- Joan Miró
Joan Miró’s works are among the most important in Spanish surrealism, and like many of his contemporaries, and especially Picasso, in the mid-1950s he began to work in ceramics. Miró asked the Catalonian artisan Artigas to teach him the art of pottery. It was in Artigas’s studio that Miró made his ceramic sculpture “Head.” It is not made of potter’s clay, but of discarded fragments of an old furnace. The artist was particularly interested in seeing what these fragments and a pottery process that left a lot to chance would produce. The head is more or less square, and Miró has painted large childlike blue and green eyes on it, giving this sculpture an impish look. The eyes are emphasized by a dark background and small stones affixed around them. There are also fragments representing a thin rectangular nose and an ear, both colorfully painted. There is no mouth, which makes the head look a bit like a mask. Everything is focused on the large eyes that stare at us fixedly and amicably.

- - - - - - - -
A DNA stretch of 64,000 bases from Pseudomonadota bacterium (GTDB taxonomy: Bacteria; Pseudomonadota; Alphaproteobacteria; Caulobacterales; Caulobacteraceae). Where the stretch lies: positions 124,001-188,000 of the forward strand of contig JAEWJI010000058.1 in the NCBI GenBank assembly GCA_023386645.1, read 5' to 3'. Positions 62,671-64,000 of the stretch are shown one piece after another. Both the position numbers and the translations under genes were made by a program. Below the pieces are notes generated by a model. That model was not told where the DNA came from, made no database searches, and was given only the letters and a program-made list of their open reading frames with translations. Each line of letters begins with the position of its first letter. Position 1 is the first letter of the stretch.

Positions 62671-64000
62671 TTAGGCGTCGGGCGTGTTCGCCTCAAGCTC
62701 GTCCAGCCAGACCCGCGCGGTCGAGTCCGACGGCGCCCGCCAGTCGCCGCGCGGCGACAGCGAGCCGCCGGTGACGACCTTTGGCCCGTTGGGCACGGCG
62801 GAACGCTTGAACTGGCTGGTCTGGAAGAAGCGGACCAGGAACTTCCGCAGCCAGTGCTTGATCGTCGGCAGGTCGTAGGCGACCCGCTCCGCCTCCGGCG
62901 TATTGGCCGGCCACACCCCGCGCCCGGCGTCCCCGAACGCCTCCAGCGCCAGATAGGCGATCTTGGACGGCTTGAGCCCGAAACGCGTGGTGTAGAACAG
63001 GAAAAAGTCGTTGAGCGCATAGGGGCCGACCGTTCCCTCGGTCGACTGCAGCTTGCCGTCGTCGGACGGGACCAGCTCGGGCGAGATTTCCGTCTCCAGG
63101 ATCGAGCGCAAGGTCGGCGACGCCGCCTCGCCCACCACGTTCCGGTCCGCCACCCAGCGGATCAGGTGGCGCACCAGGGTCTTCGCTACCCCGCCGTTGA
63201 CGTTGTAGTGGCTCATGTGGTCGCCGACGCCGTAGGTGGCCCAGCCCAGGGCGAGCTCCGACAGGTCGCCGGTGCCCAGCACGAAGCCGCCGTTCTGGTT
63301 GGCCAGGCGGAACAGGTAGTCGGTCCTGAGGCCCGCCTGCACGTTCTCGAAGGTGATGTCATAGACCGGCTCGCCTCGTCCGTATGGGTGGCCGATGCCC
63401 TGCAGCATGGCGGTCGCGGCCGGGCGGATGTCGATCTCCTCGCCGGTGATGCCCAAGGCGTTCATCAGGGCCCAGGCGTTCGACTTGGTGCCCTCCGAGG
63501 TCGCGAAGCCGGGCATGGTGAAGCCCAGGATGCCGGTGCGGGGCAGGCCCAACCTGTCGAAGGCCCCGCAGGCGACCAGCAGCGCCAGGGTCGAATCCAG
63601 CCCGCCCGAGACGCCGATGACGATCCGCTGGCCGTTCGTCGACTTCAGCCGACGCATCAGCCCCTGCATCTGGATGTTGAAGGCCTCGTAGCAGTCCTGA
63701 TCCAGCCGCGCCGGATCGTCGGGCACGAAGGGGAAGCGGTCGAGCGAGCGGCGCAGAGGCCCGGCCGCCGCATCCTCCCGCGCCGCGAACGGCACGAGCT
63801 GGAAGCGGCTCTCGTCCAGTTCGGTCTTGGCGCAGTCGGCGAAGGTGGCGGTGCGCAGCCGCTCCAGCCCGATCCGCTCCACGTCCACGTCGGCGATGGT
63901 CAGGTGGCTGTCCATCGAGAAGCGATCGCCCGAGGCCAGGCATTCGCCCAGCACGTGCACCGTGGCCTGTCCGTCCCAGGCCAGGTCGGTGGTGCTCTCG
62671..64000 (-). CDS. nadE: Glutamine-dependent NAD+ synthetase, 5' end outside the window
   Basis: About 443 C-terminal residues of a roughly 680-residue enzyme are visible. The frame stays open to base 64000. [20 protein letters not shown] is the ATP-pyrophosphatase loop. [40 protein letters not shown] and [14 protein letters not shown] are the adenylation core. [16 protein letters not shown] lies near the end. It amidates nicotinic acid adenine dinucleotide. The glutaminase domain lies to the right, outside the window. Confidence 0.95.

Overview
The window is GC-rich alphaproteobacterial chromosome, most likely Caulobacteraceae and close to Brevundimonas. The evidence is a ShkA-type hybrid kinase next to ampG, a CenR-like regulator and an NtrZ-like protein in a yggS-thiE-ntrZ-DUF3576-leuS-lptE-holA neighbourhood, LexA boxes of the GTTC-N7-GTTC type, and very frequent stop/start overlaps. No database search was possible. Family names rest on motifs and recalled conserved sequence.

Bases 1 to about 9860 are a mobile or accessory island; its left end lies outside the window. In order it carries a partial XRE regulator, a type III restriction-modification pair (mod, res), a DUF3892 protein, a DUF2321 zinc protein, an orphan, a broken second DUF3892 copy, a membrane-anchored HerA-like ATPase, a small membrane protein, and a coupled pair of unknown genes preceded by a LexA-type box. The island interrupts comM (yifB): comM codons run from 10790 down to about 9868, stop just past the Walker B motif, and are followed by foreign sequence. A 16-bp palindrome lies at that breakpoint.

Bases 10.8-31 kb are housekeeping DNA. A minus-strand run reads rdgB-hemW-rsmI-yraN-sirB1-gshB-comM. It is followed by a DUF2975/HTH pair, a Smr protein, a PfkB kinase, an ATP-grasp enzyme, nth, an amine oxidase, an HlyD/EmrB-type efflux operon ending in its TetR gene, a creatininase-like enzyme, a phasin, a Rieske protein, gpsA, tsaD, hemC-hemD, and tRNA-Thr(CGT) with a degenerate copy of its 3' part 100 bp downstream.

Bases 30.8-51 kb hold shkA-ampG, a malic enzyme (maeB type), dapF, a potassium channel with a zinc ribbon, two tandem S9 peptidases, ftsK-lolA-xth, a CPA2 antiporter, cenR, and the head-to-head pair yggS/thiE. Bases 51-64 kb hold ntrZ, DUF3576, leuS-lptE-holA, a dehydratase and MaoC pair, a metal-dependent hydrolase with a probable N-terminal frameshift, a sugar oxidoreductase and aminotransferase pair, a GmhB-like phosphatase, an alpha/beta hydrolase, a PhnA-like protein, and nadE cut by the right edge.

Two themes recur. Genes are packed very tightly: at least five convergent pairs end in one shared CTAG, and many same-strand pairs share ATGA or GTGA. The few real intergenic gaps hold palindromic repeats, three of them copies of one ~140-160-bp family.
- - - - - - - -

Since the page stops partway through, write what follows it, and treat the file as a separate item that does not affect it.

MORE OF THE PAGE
On the reverse there is a number of black symbols, like those found in varying forms on many of Miró‘s paintings. To ensure that the varnish hardened, the artist baked this head immediately after he had painted it. He was fascinated by the unpredictable and the possibility of shaping a raw artwork. Using ceramics meant that he was finally able to unite the elements of earth and fire in painting. “I have been seduced by the shine of ceramics,” Joan Miró said, “it is as if sparks were flying.”